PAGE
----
Interventions To Reduce the Risk of the DefectAbility To Mitigate
the Contributing Factor,
1 (Low to 5 (High)
Team's Belief That
the Intervention Will
Be Implemented
and Executed,
1 (Low) to 5 (High)

Select two to five of the highest scoring interventions and develop an action plan to put them in place. 

Specific Interventions To Reduce the Risk of the DefectWho Will Lead This Effort?Followup Date


*Strength of Interventions

Weaker ActionsIntermediate ActionsStronger Actions
Double checkChecklists or cognitive aidArchitectural or physical plant changes
Warnings and labelsIncreased staffing or reduced workloadTangible involvement and action by leadership in support of patient safety
New procedure, memorandum, or policyRedundancySimplify the process or remove unnecessary steps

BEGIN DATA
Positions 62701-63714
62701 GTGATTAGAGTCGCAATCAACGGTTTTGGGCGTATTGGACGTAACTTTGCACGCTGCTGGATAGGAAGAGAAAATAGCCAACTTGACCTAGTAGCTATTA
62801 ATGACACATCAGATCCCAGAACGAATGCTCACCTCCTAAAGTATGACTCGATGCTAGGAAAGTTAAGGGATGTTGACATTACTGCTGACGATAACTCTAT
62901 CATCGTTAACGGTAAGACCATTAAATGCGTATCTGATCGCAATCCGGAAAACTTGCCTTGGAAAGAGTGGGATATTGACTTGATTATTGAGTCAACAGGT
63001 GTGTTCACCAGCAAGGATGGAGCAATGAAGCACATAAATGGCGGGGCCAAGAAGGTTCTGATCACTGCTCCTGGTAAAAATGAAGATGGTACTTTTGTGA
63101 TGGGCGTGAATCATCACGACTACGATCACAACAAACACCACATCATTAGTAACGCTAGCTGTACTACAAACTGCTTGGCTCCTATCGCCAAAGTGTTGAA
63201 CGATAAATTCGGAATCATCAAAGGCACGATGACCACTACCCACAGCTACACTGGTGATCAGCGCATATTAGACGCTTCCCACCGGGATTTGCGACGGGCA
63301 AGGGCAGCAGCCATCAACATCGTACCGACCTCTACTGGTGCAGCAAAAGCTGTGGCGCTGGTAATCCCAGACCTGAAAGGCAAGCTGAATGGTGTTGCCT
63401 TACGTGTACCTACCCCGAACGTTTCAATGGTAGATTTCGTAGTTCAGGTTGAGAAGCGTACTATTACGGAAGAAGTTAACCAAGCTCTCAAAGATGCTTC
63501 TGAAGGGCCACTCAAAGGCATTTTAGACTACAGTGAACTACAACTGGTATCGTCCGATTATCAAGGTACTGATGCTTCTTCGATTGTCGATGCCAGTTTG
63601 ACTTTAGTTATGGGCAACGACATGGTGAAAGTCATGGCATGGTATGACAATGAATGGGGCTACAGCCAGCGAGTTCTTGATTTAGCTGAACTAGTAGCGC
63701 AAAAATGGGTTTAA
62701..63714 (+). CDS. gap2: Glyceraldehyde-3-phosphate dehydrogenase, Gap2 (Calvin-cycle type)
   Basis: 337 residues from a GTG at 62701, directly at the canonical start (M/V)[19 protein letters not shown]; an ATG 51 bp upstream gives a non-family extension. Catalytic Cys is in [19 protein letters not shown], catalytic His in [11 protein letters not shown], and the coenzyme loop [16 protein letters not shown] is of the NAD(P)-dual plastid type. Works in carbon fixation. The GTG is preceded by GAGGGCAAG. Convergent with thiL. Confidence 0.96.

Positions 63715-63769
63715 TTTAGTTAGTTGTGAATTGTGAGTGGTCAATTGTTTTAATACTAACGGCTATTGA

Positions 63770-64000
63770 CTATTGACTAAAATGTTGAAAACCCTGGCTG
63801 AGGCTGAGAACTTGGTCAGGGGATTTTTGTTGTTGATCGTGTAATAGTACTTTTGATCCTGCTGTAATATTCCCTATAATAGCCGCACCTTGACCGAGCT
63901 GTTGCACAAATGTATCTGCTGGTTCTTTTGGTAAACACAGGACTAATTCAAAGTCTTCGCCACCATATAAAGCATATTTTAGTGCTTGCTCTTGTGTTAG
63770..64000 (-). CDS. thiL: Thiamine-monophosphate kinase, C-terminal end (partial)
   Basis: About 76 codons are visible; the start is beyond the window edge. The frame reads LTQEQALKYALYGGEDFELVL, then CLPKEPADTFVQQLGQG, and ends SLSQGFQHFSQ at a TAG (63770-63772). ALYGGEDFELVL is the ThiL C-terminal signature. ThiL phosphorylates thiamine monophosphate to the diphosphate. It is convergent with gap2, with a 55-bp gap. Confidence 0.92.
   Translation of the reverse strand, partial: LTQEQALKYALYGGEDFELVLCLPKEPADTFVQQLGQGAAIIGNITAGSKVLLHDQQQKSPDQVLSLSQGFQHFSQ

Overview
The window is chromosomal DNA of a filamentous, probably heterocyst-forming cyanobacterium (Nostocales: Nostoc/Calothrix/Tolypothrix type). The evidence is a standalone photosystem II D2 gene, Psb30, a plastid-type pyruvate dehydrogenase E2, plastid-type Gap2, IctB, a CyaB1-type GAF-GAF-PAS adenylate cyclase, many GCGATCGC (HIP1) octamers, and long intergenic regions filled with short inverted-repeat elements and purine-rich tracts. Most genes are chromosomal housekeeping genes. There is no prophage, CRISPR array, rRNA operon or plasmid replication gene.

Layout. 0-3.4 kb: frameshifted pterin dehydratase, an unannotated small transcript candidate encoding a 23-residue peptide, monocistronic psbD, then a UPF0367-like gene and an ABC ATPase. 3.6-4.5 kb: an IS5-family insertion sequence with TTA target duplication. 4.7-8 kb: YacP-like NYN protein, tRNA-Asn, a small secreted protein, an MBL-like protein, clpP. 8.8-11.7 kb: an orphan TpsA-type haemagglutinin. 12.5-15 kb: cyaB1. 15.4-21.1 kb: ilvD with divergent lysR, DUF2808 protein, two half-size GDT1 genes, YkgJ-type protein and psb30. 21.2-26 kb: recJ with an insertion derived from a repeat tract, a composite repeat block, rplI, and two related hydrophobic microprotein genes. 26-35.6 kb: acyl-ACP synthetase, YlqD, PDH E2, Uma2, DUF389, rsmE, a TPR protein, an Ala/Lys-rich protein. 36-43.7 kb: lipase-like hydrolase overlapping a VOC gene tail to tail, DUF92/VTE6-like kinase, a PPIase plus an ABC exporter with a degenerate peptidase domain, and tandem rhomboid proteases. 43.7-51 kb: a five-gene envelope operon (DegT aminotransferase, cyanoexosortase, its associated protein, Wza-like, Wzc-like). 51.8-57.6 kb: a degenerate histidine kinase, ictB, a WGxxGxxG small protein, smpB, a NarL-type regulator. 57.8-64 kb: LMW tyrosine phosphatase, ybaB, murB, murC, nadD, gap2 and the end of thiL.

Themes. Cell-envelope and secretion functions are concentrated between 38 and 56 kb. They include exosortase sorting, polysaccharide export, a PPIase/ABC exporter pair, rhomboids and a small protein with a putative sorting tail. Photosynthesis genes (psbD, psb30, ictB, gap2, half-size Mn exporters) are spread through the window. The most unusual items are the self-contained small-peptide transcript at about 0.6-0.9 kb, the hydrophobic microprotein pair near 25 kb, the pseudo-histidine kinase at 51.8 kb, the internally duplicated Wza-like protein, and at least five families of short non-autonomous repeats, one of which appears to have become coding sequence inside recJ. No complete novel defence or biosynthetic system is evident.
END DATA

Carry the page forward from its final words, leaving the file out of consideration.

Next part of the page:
Training and educationEnhance communication (e.g., check-back, SBAR)Standardize equipment and process of care map
Additional study or analysisSoftware enhancement or modificationsNew device usability testing before purchasing
 Eliminate look-alike and sound- alike drugsEngineering control of interlock (forcing functions)
 Eliminate or reduce distractions 

IV. How will you know the risk is reduced? Ask frontline staff involved in the defect whether the interventions reduced the likelihood of recurrence of the defect. After the interventions have been put in place, complete the “Describe Defect” and “Interventions” sections and have staff rate the interventions. 

Describe Defect:  
InterventionsIntervention Was
Effectively Carried Out,
1 (Low) to 5 (High)
Intervention Reduced
the Likelihood of
Recurrence, 1
(Low) to 5 (High)
Current as of December 2012
Internet Citation: Learn from Defects Tool: CUSP Toolkit. December 2012. Agency for Healthcare Research and Quality, Rockville, MD. http://www.ahrq.gov/professionals/education/curriculum-tools/cusptoolkit/toolkit/learndefects.html